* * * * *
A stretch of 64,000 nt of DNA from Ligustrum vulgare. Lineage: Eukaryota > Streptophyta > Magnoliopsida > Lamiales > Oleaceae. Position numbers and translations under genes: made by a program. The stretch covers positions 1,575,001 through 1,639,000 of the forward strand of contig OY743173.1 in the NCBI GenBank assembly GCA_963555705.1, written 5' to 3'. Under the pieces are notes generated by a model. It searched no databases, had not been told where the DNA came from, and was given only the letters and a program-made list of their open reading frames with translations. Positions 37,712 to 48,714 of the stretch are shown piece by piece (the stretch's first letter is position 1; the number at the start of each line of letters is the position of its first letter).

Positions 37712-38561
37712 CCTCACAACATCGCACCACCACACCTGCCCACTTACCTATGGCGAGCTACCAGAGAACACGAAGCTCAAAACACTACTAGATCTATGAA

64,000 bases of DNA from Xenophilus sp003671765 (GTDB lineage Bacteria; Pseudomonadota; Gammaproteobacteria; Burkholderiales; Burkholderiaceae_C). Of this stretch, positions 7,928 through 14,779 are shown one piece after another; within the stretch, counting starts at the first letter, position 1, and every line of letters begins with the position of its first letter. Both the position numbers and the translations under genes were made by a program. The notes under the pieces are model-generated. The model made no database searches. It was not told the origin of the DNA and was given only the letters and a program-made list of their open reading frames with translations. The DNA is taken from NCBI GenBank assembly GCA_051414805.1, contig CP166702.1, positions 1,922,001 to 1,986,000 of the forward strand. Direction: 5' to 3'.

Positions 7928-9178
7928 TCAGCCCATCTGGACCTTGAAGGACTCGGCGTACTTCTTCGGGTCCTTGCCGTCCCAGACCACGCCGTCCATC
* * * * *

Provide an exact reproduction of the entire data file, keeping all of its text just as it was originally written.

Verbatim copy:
A stretch of 64,000 nt of DNA from Ligustrum vulgare. Lineage: Eukaryota > Streptophyta > Magnoliopsida > Lamiales > Oleaceae. Position numbers and translations under genes: made by a program. The stretch covers positions 1,575,001 through 1,639,000 of the forward strand of contig OY743173.1 in the NCBI GenBank assembly GCA_963555705.1, written 5' to 3'. Under the pieces are notes generated by a model. It searched no databases, had not been told where the DNA came from, and was given only the letters and a program-made list of their open reading frames with translations. Positions 37,712 to 48,714 of the stretch are shown piece by piece (the stretch's first letter is position 1; the number at the start of each line of letters is the position of its first letter).

Positions 37712-38561
37712 CCTCACAACATCGCACCACCACACCTGCCCACTTACCTATGGCGAGCTACCAGAGAACACGAAGCTCAAAACACTACTAGATCTATGAA

64,000 bases of DNA from Xenophilus sp003671765 (GTDB lineage Bacteria; Pseudomonadota; Gammaproteobacteria; Burkholderiales; Burkholderiaceae_C). Of this stretch, positions 7,928 through 14,779 are shown one piece after another; within the stretch, counting starts at the first letter, position 1, and every line of letters begins with the position of its first letter. Both the position numbers and the translations under genes were made by a program. The notes under the pieces are model-generated. The model made no database searches. It was not told the origin of the DNA and was given only the letters and a program-made list of their open reading frames with translations. The DNA is taken from NCBI GenBank assembly GCA_051414805.1, contig CP166702.1, positions 1,922,001 to 1,986,000 of the forward strand. Direction: 5' to 3'.

Positions 7928-9178
7928 TCAGCCCATCTGGACCTTGAAGGACTCGGCGTACTTCTTCGGGTCCTTGCCGTCCCAGACCACGCCGTCCATC